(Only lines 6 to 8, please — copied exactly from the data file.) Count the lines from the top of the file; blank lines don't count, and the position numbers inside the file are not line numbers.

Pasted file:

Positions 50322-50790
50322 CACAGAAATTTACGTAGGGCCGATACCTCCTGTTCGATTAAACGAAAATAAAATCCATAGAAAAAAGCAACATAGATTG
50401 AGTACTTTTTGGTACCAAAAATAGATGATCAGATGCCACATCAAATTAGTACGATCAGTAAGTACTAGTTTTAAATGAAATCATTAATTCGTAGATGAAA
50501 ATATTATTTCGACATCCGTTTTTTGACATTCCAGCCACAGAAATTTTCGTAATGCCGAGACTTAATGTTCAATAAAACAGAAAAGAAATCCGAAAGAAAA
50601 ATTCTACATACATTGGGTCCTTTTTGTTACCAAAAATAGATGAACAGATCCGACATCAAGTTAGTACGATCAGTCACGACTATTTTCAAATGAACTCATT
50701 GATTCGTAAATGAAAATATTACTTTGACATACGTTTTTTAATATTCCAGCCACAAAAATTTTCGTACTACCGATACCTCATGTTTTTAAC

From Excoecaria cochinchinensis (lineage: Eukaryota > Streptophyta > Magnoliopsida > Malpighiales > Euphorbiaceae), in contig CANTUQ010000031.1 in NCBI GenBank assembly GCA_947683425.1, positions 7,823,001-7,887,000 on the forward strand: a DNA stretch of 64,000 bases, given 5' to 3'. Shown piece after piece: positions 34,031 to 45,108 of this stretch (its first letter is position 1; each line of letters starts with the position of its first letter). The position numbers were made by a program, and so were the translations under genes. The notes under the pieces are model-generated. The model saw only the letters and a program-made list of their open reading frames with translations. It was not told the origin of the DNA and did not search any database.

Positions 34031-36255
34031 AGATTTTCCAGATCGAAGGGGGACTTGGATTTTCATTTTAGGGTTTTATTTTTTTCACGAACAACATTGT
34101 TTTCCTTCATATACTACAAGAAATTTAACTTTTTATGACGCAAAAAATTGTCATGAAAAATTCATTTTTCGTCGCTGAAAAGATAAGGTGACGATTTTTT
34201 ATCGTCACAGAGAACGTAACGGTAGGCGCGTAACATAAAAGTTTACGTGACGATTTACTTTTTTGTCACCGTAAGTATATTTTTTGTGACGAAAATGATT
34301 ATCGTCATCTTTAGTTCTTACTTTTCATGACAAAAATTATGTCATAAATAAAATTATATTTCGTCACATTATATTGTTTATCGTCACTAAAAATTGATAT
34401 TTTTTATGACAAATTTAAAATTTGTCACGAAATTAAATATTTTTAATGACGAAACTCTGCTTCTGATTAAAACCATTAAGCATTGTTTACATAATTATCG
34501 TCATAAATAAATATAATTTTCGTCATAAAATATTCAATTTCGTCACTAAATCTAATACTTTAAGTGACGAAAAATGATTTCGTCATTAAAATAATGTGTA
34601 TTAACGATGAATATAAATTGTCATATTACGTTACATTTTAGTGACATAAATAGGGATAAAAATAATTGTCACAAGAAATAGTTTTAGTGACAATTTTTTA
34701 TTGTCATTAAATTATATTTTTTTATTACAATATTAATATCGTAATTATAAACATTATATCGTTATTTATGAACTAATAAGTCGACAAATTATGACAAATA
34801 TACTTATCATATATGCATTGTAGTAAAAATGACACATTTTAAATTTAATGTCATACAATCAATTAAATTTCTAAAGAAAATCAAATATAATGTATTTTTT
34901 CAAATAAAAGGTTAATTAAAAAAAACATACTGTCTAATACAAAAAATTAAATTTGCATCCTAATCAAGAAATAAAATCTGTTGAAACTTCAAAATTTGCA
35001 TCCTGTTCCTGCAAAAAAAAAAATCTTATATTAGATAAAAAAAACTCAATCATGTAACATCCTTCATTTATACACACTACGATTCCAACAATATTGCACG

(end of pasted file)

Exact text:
50701 GATTCGTAAATGAAAATATTACTTTGACATACGTTTTTTAATATTCCAGCCACAAAAATTTTCGTACTACCGATACCTCATGTTTTTAAC

From Excoecaria cochinchinensis (lineage: Eukaryota > Streptophyta > Magnoliopsida > Malpighiales > Euphorbiaceae), in contig CANTUQ010000031.1 in NCBI GenBank assembly GCA_947683425.1, positions 7,823,001-7,887,000 on the forward strand: a DNA stretch of 64,000 bases, given 5' to 3'. Shown piece after piece: positions 34,031 to 45,108 of this stretch (its first letter is position 1; each line of letters starts with the position of its first letter). The position numbers were made by a program, and so were the translations under genes. The notes under the pieces are model-generated. The model saw only the letters and a program-made list of their open reading frames with translations. It was not told the origin of the DNA and did not search any database.

Positions 34031-36255